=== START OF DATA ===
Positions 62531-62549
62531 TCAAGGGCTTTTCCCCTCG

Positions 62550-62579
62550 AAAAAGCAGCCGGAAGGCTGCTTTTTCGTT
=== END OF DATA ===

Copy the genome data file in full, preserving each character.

Positions 62531-62549
62531 TCAAGGGCTTTTCCCCTCG

Positions 62550-62579
62550 AAAAAGCAGCCGGAAGGCTGCTTTTTCGTT